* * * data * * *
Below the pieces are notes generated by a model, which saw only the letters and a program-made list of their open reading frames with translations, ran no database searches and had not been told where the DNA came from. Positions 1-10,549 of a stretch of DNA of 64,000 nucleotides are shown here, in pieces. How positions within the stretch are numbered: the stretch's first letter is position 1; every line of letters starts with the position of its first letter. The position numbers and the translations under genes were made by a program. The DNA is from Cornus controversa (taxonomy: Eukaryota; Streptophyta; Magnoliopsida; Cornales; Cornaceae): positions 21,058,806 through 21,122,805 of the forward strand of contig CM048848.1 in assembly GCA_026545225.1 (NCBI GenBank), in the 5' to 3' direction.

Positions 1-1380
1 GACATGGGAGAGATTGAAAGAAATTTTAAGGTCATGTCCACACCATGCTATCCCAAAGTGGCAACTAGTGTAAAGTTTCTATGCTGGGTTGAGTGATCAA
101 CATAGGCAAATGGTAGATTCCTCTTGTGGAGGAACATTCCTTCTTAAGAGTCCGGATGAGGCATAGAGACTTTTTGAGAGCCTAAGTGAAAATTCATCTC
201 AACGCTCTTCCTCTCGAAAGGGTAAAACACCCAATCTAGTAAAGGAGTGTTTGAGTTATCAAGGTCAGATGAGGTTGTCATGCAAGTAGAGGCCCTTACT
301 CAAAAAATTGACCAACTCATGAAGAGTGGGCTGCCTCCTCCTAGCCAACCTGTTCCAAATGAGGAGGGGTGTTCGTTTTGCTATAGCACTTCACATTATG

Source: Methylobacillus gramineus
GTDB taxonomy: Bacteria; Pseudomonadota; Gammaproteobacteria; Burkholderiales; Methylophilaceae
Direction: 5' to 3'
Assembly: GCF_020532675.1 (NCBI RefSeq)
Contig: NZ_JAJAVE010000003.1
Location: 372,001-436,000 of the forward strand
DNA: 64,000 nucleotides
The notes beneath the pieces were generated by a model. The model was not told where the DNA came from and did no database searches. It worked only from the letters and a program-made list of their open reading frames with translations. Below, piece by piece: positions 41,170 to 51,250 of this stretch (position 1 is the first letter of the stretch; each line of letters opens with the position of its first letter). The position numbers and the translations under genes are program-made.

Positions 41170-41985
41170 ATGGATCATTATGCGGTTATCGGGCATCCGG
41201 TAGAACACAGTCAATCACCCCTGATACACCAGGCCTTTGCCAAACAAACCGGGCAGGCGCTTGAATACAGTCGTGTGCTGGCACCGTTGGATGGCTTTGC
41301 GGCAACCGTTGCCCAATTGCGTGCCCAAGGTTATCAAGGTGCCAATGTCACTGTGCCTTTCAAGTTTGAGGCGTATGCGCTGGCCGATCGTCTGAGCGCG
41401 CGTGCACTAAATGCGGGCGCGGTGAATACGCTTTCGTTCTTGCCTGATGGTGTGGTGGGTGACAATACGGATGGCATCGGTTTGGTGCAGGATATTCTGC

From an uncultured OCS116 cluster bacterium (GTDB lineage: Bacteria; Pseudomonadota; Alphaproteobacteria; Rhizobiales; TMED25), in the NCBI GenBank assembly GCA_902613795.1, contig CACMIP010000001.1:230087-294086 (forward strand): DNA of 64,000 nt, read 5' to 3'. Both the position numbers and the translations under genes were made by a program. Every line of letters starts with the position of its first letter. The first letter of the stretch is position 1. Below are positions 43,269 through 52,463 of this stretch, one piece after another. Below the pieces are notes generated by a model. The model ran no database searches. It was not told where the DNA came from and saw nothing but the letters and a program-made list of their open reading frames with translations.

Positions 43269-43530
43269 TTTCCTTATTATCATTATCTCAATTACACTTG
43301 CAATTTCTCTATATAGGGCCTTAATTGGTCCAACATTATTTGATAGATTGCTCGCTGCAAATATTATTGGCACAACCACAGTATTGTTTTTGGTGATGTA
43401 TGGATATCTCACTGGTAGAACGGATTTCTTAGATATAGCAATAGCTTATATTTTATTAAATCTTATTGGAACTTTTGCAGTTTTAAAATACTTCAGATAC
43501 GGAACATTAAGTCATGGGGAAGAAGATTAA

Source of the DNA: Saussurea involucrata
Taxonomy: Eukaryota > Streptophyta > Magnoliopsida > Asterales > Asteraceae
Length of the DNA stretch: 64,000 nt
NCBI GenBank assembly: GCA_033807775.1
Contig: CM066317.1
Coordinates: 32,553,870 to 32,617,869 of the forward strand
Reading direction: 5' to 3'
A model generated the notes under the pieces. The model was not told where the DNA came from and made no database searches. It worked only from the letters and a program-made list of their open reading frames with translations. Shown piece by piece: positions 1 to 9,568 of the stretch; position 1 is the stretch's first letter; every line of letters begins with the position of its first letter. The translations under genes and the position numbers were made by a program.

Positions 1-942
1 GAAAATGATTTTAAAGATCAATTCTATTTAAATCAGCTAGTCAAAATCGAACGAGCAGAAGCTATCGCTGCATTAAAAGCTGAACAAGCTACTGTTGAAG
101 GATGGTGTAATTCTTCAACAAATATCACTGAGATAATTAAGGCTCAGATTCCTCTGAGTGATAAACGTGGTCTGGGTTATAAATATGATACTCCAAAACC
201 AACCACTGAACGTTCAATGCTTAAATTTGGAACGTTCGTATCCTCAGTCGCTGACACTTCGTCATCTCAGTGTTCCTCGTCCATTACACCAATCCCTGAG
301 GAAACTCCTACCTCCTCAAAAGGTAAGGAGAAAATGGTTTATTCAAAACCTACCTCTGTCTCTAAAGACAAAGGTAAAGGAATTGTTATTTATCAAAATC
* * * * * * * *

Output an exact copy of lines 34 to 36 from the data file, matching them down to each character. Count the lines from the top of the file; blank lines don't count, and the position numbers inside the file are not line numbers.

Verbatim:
Positions 1-942
1 GAAAATGATTTTAAAGATCAATTCTATTTAAATCAGCTAGTCAAAATCGAACGAGCAGAAGCTATCGCTGCATTAAAAGCTGAACAAGCTACTGTTGAAG
101 GATGGTGTAATTCTTCAACAAATATCACTGAGATAATTAAGGCTCAGATTCCTCTGAGTGATAAACGTGGTCTGGGTTATAAATATGATACTCCAAAACC